Maternal antibodies to infectious agents and risk for non-affective psychoses in the offspring--a matched case-control study
Schizophrenia Research, 08/02/2012
Blomstrom A et al. – This study supports findings of maternal exposure to T. gondii and schizophrenia risk in offspring, and extends the risk to also include maternal exposure to cytomegalovirus (CMV).Methods
- This case–control study included 198 individuals born in Sweden 1975–85, diagnosed with schizophrenia (ICD–10, F20) and other non–affective psychoses (ICD–10, F21–29) as in– or outpatients, and 524 matched controls.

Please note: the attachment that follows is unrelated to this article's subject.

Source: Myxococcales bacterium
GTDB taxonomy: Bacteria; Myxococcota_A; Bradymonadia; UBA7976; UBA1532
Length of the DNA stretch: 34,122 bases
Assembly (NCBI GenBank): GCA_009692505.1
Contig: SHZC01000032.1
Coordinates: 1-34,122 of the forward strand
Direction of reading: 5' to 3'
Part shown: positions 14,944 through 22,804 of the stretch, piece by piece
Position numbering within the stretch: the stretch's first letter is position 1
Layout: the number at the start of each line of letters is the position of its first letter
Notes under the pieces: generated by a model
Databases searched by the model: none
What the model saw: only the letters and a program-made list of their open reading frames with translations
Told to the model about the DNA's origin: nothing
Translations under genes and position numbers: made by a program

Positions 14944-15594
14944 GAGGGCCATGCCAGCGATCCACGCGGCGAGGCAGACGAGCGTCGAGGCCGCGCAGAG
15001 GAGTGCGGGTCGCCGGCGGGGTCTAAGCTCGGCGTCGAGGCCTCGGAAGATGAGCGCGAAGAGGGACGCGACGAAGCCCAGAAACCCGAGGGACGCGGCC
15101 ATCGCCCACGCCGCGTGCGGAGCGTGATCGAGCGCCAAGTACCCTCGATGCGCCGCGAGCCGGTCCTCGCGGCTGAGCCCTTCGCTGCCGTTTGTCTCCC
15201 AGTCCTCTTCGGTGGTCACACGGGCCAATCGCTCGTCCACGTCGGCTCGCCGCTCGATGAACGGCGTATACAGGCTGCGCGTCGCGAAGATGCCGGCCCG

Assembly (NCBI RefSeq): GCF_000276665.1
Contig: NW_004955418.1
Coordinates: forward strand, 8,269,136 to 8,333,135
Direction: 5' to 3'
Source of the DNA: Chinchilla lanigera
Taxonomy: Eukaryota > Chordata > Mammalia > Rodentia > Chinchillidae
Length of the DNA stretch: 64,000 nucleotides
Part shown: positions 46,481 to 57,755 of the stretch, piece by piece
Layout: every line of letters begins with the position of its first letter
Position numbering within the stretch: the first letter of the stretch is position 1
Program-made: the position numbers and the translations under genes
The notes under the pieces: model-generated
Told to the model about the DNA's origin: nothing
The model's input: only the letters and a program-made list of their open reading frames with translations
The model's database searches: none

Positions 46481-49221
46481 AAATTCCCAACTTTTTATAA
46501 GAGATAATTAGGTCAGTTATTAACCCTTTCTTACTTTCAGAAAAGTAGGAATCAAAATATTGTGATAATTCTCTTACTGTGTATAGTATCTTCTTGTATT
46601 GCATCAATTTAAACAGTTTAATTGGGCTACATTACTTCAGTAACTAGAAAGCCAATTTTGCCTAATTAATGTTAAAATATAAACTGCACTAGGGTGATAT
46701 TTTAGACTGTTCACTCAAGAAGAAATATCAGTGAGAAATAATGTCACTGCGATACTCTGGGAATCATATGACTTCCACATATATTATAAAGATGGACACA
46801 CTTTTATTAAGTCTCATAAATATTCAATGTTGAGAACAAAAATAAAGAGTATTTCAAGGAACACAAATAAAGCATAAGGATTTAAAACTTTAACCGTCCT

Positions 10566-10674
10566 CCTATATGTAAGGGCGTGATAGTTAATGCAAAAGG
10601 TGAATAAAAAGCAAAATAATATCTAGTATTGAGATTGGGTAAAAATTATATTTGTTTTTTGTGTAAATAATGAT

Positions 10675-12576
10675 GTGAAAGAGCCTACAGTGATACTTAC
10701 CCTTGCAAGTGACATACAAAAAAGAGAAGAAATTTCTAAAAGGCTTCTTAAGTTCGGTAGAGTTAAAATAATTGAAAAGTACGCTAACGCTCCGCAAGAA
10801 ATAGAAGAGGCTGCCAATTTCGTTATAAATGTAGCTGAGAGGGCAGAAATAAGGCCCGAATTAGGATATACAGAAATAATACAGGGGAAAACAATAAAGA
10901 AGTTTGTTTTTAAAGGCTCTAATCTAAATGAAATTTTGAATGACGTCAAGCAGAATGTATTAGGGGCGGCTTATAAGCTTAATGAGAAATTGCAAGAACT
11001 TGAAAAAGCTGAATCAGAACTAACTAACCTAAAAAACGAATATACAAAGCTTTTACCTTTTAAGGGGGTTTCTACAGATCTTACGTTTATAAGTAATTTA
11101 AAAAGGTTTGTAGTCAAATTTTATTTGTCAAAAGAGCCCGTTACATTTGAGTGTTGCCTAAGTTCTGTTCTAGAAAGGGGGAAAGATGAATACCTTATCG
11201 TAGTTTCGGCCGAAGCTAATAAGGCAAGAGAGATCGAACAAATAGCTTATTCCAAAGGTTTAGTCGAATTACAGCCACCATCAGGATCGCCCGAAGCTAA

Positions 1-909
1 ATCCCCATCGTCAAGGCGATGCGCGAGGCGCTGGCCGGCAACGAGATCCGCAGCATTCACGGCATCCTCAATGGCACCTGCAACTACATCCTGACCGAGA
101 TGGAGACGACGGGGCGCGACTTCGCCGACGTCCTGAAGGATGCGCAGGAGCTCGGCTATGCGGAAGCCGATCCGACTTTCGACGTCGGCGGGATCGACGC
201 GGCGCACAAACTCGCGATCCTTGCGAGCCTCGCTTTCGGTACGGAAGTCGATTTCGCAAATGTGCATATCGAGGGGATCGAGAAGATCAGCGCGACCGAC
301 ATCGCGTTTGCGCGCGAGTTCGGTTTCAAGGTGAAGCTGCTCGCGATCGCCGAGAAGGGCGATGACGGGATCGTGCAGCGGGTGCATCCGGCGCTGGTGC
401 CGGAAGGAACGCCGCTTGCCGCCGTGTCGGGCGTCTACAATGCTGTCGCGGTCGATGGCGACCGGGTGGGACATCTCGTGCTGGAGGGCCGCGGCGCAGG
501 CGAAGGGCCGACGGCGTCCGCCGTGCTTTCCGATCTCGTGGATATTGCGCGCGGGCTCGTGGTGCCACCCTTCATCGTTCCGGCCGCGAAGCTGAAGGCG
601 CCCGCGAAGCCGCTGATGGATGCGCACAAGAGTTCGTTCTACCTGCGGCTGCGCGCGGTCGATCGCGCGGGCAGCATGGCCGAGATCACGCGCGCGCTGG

- Specific immunoglobulin G (IgG) levels in archived neonatal dried blood samples from these individuals were determined by immunoassays.
- Reference levels were determined by prevalences among pregnant women in Sweden 1975–85.
- Odds ratios (OR) for schizophrenia and other non–affective psychoses were calculated, considering maternal and gestational factors as covariates.
- Levels of IgG directed at T. gondii corresponding to maternal exposure was associated with subsequent schizophrenia (OR=2.1, 95% CI 1.0–4.5) as were levels of IgG directed at CMV (OR=2.2, 95% CI 1.0–5.1) but not at HSV–1 or –2.
- There were even stronger associations with higher levels of T. gondii or CMV antibodies.
- There were no associations between any of the infectious agents and other non–affective psychoses.